Discover the Murrumbidgee River

Frogs, fish, birds, bats, bugs and turtles.

Campbell's Swamp, near Griffith

The wetlands, creeks and rivers of the Murrumbidgee catchment are home to birds of all sizes, frogs of all makes and fish of all models.

Take some time to reconnect with the beauty and diversity of the Murrumbidgee and its unique wildlife.

A long and winding river

The Murrumbidgee River follows a winding path from its source in the high country to its connection with the Murray, near Boundary Bend. The Murrumbidgee is one of the most regulated river systems in the Murray-Darling Basin. This presents challenges and opportunities for water managers delivering flows to support vital floodplain habitat for native birds, fish, frogs, plants and more.
Photo: James Maguire/OEH

Upper catchment

Come on a journey

Experience the sights and sounds of the Murrumbidgee catchment. Wetland plants are not only pretty but practical, providing habitat for native fish, frogs, birds, bugs and more. Getting water to the wetlands and creeks where it is needed most ensures native plants and animals have a chance to feed and breed, providing a productive and sustainable future for the unique wetland wildlife.
Photo: James Maguire/OEH

Lowbidgee and Yanga April 2008

The view from down here

Water-loving plants like milfoil, potamogeton, water primrose and wavy marsh wort provide perfect habitat for native fish, particularly juveniles. Aquatic plants protect young native fish from predators and are also a source of food. See that brown filmy-furry substance attached to the stems on the left? That's biofilm – the fairy floss of the river. Tiny aquatic insects feed on biofilm and become food for slightly larger animals. And so, the food chain grows . . .
Photo: Carmen Amos/OEH

Wetland plants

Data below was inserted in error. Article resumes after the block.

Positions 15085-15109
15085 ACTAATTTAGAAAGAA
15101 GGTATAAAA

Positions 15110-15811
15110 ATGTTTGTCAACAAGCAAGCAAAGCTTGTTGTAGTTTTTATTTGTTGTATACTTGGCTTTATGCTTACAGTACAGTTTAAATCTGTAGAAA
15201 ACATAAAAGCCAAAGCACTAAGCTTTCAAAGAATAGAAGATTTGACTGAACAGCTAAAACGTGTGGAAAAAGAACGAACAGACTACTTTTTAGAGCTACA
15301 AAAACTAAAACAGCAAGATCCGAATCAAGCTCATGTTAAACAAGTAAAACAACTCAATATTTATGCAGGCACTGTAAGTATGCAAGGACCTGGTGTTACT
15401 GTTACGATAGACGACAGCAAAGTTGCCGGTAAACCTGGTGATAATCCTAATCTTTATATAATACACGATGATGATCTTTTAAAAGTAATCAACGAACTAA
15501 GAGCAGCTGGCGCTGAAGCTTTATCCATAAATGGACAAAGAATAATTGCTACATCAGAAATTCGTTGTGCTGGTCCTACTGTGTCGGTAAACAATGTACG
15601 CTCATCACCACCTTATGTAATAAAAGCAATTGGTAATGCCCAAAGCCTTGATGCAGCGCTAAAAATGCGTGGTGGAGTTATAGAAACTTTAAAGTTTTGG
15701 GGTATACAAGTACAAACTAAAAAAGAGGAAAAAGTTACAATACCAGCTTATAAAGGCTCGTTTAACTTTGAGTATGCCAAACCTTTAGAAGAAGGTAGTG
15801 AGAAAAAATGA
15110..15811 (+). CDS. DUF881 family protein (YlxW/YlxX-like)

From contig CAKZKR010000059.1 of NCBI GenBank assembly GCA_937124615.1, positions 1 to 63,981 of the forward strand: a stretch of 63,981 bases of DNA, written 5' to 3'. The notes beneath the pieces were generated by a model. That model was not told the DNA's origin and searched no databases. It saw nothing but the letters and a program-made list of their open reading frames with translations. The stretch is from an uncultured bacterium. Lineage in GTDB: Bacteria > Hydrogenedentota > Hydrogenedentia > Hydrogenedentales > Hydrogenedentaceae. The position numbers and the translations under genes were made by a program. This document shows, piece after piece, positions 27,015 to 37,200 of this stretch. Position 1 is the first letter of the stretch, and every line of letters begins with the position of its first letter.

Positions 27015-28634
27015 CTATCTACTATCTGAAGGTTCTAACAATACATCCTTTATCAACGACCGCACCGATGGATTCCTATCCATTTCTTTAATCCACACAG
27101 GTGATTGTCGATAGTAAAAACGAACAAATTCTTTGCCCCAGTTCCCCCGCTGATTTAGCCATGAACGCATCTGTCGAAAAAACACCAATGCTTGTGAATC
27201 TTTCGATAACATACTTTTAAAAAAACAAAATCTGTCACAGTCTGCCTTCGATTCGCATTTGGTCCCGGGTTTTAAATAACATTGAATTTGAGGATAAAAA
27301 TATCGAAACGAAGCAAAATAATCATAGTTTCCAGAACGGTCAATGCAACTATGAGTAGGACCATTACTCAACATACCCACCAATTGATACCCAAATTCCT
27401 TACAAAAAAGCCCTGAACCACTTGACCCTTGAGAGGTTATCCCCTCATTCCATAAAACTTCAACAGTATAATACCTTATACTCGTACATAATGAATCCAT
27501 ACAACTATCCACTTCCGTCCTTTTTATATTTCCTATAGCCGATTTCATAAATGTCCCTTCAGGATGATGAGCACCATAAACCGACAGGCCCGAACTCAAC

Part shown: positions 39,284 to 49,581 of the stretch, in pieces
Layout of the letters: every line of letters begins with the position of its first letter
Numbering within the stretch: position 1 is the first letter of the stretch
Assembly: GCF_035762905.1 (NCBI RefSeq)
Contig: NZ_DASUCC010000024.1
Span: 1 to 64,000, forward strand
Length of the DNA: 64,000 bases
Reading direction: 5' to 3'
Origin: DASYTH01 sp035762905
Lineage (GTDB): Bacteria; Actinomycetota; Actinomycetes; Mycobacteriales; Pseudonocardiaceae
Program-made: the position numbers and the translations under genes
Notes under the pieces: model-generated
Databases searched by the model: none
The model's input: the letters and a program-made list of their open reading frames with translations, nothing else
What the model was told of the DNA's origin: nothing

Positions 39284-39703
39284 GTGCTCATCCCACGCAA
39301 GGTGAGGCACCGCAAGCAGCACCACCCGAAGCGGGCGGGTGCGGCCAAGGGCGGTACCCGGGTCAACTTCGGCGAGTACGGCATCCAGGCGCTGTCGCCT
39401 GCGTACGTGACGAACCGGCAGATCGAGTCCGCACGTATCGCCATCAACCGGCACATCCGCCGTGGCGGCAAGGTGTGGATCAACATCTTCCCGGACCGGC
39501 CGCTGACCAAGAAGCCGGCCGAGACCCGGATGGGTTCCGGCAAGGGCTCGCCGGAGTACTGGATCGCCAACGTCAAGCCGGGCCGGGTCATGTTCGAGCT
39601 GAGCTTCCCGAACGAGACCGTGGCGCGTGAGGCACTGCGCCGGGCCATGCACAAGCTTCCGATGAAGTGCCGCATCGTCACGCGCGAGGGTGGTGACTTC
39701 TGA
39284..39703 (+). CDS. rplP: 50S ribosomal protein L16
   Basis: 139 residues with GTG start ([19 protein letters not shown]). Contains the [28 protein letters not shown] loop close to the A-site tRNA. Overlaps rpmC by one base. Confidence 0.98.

A wetland hero

It may not be the prettiest of plants, but lignum is the perfect spot to build a nest and raise a family, especially if you're a straw-necked ibis (pictured). The Murrumbidgee catchment is home to extensive lignum shrublands that provide vital habitat for a range of wetland animals. The plant can survive extended dry spells, morphing from a pile of sticks into a handy, nest-ready shrub within weeks of water arriving.
Photo: Vince Bucello, Midstate Video Productions

Tori Swamp near Redbank Weir 2017

The water is wide

When a 'big wet' arrives, native plants burst into life creating important habitat for local and visiting wildlife. The spreading waters release vital nutrients that flow back into the river system and energise the aquatic food web. Dams and weirs have changed the pattern of wet and dry times on the floodplain and altered the availability of habitat for wetland wildlife that was once common across inland rivers. That's why managing water to support healthy floodplains and happy wildlife is so important.
Photo: Vince Bucello Midstate Video Productions

Kia Lake Nimmie-Caira

In your sights

These black-winged stilts love the shallow wetland waters where they forage for food, collect nesting materials and care for the next generation of red-legged wetland waders. Keep an ear out for their distinctive high-pitched yap. And while you're there, listen out for the boom of the Australasian bittern and the call of the barking owl – beautiful birds just waiting to be admired by the bird-loving traveller.
Photo: Mick Todd/OEH

Black-winged stilts Himantopus himantopus